What Can Employers See on a Background Check?

Have you ever wondered about what information employers can see on the background check?

The Fair Credit Reporting Act (FCRA) defines a background check as a consumer report as an integral part of the hiring process to ensure the selected candidate is the best fit for the job. 

According to an estimate, more than 53% of job candidates have false information on their resumes.

So, to ensure that the potential candidates are truthful about their qualifications, employers may perform a background check.


Why do Employers Run Background Checks?  

There is a wide range of reasons behind running background checks depending on the type of the job and its eligibility criteria.

A background check typically reviews the credentials of the applicant listed on the resume and looks for any misconduct, felonies, misdemeanors, and past conviction records from the FBI, Home security, Drug Enforcement Administration, and Sex Offender Registry database.

An employer is legally responsible for all the actions of the employees.

If the selected candidates fail to meet the expectation or the information listed on their resume proves to be fake, employers are held responsible for negligence. 

Background checks usually reveal the cases relevant to employment frauds, embezzlement, bad credit history, criminal records, etc., and help employers reduce negligent hiring risks, protect the company from potential liability issues, and ensure overall workplace safety.

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What Can Employers See on a Background Check?  

There are many searches employers can run, ranging from simple verification of your social security number to a thorough background check.

They might check on the information such as:

  • Education history
  • Employment history
  • Professional credentials
  • Court records
  • Drug & Alcohol test results
  • Credit report 
  • Driving records
  • Vehicle registration
  • Property ownership
  • Compliance & Regulatory Check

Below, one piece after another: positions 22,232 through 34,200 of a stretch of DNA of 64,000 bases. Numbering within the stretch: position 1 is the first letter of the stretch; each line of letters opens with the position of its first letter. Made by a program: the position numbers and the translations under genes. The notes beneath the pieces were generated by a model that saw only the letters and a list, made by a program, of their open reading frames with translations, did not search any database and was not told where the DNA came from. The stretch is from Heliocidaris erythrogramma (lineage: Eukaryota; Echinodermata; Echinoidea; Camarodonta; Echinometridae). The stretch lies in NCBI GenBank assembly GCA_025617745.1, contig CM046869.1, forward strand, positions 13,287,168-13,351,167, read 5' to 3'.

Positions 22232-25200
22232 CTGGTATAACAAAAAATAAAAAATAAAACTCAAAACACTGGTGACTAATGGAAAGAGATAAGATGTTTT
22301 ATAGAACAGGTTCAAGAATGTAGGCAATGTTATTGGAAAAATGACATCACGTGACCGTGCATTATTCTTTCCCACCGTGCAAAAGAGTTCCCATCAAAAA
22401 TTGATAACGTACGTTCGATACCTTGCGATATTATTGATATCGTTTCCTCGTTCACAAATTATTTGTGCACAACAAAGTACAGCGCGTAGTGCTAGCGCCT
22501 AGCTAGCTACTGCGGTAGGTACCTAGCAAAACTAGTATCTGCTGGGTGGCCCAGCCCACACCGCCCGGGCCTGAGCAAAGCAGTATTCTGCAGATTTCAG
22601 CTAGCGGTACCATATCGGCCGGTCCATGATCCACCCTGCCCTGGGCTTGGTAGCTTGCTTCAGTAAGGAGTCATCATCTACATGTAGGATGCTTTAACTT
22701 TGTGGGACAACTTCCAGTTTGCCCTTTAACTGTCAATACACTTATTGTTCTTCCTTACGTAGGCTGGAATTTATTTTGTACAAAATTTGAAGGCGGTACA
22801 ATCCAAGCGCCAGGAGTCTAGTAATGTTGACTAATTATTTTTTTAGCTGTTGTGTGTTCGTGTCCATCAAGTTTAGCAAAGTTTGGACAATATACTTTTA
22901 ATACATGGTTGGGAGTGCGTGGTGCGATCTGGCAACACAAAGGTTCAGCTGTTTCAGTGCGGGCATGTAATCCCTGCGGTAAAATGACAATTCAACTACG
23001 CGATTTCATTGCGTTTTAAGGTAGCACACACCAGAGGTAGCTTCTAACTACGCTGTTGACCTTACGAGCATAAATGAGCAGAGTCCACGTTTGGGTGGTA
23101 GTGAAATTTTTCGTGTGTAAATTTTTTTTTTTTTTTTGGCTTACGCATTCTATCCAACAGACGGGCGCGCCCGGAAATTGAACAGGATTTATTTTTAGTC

• Civil Litigation Record Check
  • Military records
  • Sex offender information

Most often, the information employers check is relevant to the job.

For instance, if you have applied for a post in a bank or a government agency, the employers will go beyond just the simple identity and background check.

They will look into your credit scores, past employment, criminal records, history of embezzlement, insurance, and legal activity to learn more about you.

What Employees Can’t See?  

There are limits on what employers can check during the background check in some states.

There are some records employers can look into only with the consent of the applicant, such as school and military records, criminal records, bankruptcy, and medical records. 

However, there are some confidential records that employers cannot see under any circumstance, including:

  • Civil suits and Judgements 
  • Records of arrest after 7 years
  • Accounts placed for collection after 7 years
  • Bankruptcies after 10-years

(Note: These limitations do not apply if the salary is $75000 or above).

Please remember that laws are subject to change from one state to another.

For example, some states outlaw employers from investigating arrests or convictions beyond a specific point in the past, while some permit questions about criminal history for certain high-profile positions.


We hope that after reading this article, you have understood what kind of information you can find in a background check report and what you cannot.

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